2. Personal ego and private agendas tend to derail a positive attitude on Teams.
  3. Inclusion is critical; people need to feel authentically involved.
  4. Genuine gratitude for contributions helps people want to contribute even more.
  5. Objectivity and willingness to challenge “sacred cow” assumptions creates trust.
  6. It is important to celebrate victories, no matter how small.
  7. Every problem presents an opportunity if you look for the learning.
  8. Putting people in positions where they can leverage their strengths creates confidence.
  9. Trust among team members (and supporters) is a foundation for success.
  10. Fun matters.

Then I found an absolutely remarkable story that not only succinctly summarized the keys to creating a positive attitude, but brought the principles to life in an unforgettable way.  I found the amazing story of Nick Vujicic. Please take a moment to watch the video about Nick before reading on. It will help put the lessons below in context.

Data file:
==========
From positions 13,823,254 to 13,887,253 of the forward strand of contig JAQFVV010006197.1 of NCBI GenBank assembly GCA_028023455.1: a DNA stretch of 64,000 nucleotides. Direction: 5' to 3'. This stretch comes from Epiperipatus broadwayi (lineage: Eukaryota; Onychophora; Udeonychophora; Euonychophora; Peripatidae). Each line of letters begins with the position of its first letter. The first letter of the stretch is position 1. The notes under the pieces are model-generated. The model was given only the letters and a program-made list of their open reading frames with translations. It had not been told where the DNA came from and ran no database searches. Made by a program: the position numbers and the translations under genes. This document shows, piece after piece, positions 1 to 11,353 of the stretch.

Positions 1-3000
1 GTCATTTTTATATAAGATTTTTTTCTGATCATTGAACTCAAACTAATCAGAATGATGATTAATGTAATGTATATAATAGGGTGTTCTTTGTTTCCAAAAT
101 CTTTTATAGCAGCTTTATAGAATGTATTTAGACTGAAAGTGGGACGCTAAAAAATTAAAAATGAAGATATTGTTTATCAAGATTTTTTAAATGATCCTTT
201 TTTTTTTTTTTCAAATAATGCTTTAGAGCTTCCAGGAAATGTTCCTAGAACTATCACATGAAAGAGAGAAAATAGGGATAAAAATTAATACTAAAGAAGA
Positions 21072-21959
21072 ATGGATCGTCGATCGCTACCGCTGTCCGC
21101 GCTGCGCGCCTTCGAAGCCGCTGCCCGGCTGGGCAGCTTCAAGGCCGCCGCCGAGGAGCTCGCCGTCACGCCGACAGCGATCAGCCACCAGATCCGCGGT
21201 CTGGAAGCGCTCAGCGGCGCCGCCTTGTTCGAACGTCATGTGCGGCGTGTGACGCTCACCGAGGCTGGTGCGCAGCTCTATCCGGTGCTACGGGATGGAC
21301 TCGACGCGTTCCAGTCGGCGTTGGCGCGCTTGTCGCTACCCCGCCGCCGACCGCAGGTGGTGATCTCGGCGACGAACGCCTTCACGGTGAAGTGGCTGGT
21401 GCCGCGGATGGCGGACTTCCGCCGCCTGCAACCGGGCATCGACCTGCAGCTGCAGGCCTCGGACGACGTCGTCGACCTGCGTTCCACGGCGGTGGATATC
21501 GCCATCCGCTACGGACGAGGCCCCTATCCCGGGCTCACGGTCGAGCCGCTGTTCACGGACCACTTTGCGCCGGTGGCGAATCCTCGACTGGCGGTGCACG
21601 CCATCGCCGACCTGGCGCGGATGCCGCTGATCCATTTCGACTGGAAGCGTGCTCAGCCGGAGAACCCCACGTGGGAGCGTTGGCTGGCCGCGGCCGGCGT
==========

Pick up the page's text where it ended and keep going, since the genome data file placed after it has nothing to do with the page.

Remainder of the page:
LESSONS FROM NICK’S LIFE (and my translation for reapplication in economic development) –

Passion – Everybody involved need to believe that what you are doing will make a meaningful difference.  In my experience, understanding how the work will not only help make the local economy stronger today, but also create opportunities for the community’s children to succeed in the future helps stimulate passion.  This doesn’t happen automatically.  As a leader, you need to engage the community in a discussion about what success means to the future economic well being of the community.  And, you can’t simply have the conversation once.  You need to ensure everybody involved understands the potential impact of success, and you need to keep the vision alive by talking about it frequently.

Dream – You don’t want people simply building a wall brick-by-brick.  You want people building a cathedral.  The goal needs to be big and bold.  You know the goal is big when it feels just out of reach and will take work to achieve.  Putting a man on the moon is a great example of a dream that encouraged people to overcome seemingly insurmountable obstacles to success.  You need to capture people’s heart not just their head.